Quote from lovethechaos
i graduate in december, i really want to start in the ed, and i really want to start a family. i know, they don't seem to fit, do they? i will be precepting in the ed during my last semester at the hospital i will be working at and they have a 6 month orientation program for new grads. it's a really supportive atmosphere but i'm wondering if i should even be thinking about getting pregnant my first year? my husband is 32, i'm 25, and we are both ready for a baby. my main concern is being stressed out while pregnant. i don't want the baby to be affected adversely from this, but then i figure that i'm probably going to be stressed out no matter where i start. i just need some sound advice from your perspective. thanks.
i've never been pregnant, so i'm only speaking for what i've observed at work. i work with a nurse (she's about 24-25 now) who was pregnant last year with her first child. she had worked in our dept for about a year and worked through her whole pregnancy. she did fine-there were a couple days when she didn't drink enough water or got pukey and had to go home, but other than that she seemed to manage well. she's actually pregnant again (about 14 weeks now) and is doing well again.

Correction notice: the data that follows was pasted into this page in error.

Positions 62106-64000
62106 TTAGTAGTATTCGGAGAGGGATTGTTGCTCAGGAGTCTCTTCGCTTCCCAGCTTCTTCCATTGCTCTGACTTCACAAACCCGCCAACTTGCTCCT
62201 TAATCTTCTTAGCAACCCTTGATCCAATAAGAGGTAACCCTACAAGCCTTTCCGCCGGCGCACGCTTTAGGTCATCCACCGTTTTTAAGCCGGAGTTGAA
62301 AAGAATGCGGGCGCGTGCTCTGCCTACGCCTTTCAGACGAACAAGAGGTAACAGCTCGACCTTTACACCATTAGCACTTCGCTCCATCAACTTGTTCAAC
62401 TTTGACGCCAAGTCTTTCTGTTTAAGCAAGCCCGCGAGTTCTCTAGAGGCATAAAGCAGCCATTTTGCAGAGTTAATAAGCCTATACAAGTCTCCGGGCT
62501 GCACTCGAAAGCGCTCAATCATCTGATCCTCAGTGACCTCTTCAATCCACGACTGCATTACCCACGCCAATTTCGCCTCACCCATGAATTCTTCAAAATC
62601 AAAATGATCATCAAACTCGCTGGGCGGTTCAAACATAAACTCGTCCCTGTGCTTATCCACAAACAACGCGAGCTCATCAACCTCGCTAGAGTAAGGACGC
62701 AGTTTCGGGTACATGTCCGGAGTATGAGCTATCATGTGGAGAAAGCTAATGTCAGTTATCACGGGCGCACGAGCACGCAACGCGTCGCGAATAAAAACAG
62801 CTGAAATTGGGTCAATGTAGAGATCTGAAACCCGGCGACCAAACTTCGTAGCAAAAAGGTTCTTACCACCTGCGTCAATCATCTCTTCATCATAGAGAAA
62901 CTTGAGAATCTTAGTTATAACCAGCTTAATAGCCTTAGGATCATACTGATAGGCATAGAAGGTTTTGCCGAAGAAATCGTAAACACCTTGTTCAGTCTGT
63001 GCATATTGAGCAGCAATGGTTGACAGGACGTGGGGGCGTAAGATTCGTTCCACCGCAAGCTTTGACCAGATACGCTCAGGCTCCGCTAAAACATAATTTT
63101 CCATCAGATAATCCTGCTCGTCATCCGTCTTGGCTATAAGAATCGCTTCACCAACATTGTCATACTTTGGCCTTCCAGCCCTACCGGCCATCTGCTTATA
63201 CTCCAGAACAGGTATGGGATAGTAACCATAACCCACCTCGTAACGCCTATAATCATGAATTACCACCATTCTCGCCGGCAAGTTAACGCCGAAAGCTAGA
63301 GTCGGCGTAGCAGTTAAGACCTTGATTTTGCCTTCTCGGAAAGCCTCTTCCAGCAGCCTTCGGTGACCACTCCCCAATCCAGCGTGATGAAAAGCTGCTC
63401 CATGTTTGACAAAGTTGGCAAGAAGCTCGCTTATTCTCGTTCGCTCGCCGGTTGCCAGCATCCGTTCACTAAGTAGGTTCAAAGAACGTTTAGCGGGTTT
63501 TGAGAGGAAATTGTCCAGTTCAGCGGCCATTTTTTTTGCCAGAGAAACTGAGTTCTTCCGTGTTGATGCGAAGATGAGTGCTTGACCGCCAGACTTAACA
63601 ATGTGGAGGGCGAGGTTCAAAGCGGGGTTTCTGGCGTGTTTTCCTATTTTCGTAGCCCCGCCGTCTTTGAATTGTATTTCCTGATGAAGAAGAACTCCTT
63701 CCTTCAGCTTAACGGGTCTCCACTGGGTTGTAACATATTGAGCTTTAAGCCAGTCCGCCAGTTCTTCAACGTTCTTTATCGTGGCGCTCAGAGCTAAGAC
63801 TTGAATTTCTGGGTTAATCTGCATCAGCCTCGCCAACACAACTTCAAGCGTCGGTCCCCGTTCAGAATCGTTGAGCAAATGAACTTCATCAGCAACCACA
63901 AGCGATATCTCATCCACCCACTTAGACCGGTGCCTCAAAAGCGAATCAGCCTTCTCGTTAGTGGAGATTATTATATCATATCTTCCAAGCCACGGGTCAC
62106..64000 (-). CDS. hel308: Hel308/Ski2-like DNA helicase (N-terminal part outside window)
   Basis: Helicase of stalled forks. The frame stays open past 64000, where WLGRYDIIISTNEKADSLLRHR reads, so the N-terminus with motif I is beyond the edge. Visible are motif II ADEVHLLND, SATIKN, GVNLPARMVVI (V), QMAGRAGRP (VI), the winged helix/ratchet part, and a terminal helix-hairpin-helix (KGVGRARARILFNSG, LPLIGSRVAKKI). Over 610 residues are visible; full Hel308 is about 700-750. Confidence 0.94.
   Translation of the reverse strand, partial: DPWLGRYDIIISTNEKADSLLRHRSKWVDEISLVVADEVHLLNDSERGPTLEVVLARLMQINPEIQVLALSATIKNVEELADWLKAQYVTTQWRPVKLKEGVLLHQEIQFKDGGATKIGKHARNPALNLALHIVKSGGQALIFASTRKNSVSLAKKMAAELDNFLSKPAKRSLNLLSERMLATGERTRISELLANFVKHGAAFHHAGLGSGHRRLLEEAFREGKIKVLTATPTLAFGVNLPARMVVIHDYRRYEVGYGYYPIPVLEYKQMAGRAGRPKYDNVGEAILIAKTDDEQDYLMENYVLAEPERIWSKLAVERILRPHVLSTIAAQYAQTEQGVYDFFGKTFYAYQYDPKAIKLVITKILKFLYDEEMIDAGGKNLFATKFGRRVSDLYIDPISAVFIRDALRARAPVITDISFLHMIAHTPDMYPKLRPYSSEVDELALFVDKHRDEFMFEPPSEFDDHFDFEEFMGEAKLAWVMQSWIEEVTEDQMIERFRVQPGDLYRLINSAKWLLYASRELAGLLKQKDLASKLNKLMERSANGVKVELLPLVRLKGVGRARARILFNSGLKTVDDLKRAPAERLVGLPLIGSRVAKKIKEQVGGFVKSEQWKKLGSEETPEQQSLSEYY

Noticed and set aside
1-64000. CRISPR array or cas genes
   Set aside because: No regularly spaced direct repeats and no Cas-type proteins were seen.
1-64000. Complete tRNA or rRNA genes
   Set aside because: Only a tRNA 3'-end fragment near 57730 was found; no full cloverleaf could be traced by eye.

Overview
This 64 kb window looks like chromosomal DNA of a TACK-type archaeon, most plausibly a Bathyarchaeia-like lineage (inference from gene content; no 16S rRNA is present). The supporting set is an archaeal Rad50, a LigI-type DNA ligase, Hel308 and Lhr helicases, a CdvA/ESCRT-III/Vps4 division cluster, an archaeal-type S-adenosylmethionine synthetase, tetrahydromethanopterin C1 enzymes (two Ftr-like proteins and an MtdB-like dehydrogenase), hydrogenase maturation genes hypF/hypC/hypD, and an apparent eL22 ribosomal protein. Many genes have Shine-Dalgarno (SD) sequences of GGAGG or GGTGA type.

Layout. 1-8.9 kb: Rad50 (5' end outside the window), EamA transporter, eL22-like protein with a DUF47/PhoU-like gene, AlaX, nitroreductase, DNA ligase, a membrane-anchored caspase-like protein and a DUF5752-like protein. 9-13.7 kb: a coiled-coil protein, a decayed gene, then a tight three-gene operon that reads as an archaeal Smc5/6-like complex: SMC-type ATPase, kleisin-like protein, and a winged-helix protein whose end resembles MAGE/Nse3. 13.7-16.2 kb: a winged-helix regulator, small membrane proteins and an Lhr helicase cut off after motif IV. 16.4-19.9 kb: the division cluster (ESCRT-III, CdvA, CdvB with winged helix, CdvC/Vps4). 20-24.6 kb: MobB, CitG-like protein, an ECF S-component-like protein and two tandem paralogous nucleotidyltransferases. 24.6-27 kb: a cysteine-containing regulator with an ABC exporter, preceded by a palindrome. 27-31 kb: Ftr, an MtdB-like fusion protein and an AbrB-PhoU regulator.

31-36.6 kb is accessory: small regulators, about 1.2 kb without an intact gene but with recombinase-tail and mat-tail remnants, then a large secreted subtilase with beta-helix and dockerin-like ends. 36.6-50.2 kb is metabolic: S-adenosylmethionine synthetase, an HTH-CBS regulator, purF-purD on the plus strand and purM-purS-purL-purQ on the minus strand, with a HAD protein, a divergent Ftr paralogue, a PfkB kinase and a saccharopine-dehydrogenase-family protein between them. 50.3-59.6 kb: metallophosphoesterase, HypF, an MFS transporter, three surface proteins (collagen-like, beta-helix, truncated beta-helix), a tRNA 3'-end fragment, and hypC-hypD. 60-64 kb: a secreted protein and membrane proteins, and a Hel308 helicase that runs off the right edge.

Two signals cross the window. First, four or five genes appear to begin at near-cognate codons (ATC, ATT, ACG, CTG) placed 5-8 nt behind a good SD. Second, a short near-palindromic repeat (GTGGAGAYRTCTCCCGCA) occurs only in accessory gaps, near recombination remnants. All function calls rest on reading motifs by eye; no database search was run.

[color=#483d8b]otoh, i also work with a nurse who just came back from maternity leave. she had many problems; htn, severe swelling, exhaustion. she worked through her whole pregnancy as well but i know she had a difficult time.
[color=#483d8b]one of my good friends who works mom/baby just went back to work last month. she finished school last may and b/c of preeclampsia and previa had to go on leave a couple months early.
[color=#483d8b]so, i think it depends on each person; how you handle stress and the type of pregnancy you'll have. having previa and preeclampsia would be hard no matter where you work or how experienced you are. just be aware that er's are fast-paced, you're on your feet alot, and often don't have time for breaks (i.e. keep water nearby!). maybe give yourself time to let your body get accustomed to the er environment and the demands it puts on you before you get pregnant. then when you do get pregnant, you'll be able to focus on adjusting to the pregnancy without having to adjust to work as well.